Now that the $15 minimum wage ordinance has passed, Seattle Times editorial columnist Jonathan Martin predicts that “Seattle’s politics are going to snap back to the center…”
With an alliance of big labor and Occupy Wall Street activism, the radical $15 wage idea shot from outer political orbit to inevitability in little more than a year. Never mind that it is an unproven experiment, with as much potential to close businesses as it has to boost low-wage workers’ paychecks.
But as the $15 movement held a dance party, literally, at City Hall on Monday, I could hear an almost sigh.
It was the sound of Seattle’s politics — after a spin around the dance floor with the far-left — snapping back to its more natural state of deliberate, bland, center-left policies.
Sigh. I want to like Martin, I really do. But there’s something about joining that paper’s editorial board that turns its writers a little stupid.
First of all, “unproven experiment” is redundant. That’s the whole purpose of conducting an experiment: To prove something. And yet in the exact same sentence in which Martin goes out of his way to double emphasize the unknown consequences of a $15 minimum wage (it’s not just an experiment, mind you, but an unproven experiment!), he goes on to assert certainty as to its outcome: “as much potential to close businesses as it has to boost low-wage workers’ paychecks.” The experiment is totally unproven, says Martin, yet the relative probability of potential outcomes is totally known.
Indeed, if you dissect the logic of that sentence further, what it is actually asserting is that the $15 minimum wage will close businesses. We absolutely know that it will “boost low-wage workers’ paychecks”—that’s merely the mechanism of raising the minimum wage. So to say that it has “as much potential to close businesses as it has to boost low-wage workers’ paychecks,” is to express certainty that it will close businesses.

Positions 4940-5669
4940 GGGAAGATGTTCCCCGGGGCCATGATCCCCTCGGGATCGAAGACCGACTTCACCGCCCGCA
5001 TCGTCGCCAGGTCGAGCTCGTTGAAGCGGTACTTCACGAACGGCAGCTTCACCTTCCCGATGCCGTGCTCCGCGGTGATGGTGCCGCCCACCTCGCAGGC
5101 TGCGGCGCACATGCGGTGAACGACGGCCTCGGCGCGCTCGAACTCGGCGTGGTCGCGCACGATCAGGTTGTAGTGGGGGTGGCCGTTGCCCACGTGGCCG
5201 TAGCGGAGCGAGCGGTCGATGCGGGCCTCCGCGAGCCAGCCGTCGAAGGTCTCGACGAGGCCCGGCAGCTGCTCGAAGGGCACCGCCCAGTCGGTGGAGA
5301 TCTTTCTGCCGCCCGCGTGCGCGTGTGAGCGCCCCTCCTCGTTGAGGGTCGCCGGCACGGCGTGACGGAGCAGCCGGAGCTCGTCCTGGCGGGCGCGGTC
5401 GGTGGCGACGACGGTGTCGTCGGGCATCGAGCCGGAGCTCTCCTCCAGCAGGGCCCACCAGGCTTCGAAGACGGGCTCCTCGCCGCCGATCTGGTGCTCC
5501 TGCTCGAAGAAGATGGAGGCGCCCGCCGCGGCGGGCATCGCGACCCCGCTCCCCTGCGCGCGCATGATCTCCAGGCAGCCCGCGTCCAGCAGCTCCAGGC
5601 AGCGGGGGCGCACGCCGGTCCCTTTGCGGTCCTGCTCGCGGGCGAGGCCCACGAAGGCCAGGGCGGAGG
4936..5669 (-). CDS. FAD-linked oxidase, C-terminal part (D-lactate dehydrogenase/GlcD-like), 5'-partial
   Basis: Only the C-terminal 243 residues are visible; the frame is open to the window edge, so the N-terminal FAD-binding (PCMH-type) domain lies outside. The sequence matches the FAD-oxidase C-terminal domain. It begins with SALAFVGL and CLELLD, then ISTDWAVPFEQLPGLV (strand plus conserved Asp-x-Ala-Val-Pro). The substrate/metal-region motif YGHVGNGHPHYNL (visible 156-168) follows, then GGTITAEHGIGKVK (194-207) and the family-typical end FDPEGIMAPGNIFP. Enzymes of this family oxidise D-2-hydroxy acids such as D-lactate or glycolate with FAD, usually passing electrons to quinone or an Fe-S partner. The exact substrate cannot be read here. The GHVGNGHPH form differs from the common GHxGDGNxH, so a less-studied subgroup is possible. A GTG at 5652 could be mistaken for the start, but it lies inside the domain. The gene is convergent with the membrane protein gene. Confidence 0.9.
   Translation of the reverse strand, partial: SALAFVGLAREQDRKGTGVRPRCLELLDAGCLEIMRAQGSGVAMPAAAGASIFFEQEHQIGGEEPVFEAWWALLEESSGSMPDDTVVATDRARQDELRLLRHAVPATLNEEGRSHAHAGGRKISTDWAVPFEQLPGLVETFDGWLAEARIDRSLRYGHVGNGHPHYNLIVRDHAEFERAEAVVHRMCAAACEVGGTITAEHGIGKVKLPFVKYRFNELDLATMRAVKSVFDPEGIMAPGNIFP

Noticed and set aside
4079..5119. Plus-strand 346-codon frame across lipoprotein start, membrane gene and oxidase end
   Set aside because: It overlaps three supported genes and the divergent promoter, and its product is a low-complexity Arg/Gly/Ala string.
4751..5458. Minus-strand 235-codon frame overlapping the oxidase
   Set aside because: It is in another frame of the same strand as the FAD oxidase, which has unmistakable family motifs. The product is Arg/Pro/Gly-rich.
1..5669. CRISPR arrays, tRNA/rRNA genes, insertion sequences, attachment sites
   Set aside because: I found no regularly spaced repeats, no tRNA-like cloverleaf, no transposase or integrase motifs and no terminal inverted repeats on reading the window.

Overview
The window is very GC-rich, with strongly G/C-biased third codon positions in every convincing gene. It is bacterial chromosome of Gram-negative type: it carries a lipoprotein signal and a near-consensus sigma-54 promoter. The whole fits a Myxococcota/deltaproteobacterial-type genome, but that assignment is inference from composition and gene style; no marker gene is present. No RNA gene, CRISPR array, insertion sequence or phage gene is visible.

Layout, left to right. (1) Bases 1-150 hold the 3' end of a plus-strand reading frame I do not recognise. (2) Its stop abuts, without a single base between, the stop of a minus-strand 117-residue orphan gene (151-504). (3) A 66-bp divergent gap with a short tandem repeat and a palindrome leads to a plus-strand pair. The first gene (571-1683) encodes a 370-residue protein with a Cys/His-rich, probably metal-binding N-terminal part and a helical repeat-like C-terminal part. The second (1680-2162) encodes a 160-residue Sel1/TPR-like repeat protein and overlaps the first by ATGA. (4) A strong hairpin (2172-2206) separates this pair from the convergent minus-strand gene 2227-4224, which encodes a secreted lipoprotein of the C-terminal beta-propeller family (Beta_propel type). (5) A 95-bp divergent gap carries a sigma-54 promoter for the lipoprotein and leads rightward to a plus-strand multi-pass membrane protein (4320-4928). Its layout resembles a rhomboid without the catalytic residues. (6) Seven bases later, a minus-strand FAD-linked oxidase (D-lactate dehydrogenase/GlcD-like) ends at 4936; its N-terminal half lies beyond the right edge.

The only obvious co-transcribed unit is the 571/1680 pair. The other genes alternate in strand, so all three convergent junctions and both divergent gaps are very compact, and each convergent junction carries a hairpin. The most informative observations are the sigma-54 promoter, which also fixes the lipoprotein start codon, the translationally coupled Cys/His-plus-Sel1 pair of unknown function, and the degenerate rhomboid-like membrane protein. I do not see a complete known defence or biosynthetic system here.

Hell, that doesn’t sound “unproven” at all. At least to Martin.
But I digress. My real beef with Martin’s column is not that sloppy sentence. It’s with his equally sloppy presumption that the $15 minimum wage is somehow outside of the center of Seattle politics.
It was a deal brokered by the mayor between business and labor leaders. Polls showed the proposal enjoying overwhelming public support. It passed the city council by a unanimous 9-0 vote. What could be more politically centrist than that? Yes, the speed in which we moved on the issue—one year and four days from when striking fast food workers first made the $15 an hour demand to the moment the city council met it—was remarkable for process-obssessed Seattle. But that was a testament to the speed in which the issue achieved consensus.
No, there’s nothing leftist or “radical” about a minimum wage or a millionaires tax—certainly not here in Seattle, where such proposals pass easily. Indeed, if anything is far outside the center of Seattle politics it is the Seattle Times editorial board and its relentlessly anti-tax, anti-goverment, anti-Seattle agenda. I mean, this is a paper whose publisher has been one of the leading national voices in favor of eliminating the inheritance tax at a time when income and wealth inequality is growing to such extremes as to threaten the very being of our democracy.
Now thats radical!
Martin’s effort to define policy as left, right, or center is purely arbitrary, and totally detached from public opinion. He scoffs at the notion of council member* Kshama Sawant’s proposed “millionaires tax,” yet if we were to put a 5 percent tax on incomes over $1 million on Seattle’s ballot in 2016, do you think it would pass? Of course it would! Because here in Seattle, taxing the income of the wealthy is a centrist policy!
On economic issues, it is the Seattle Times editorial board that is far outside the mainstream.
* Yes, that’s right, she’s a council member. 93,682 Seattleites voted for Sawant. So how far outside the center of Seattle politics could she really be?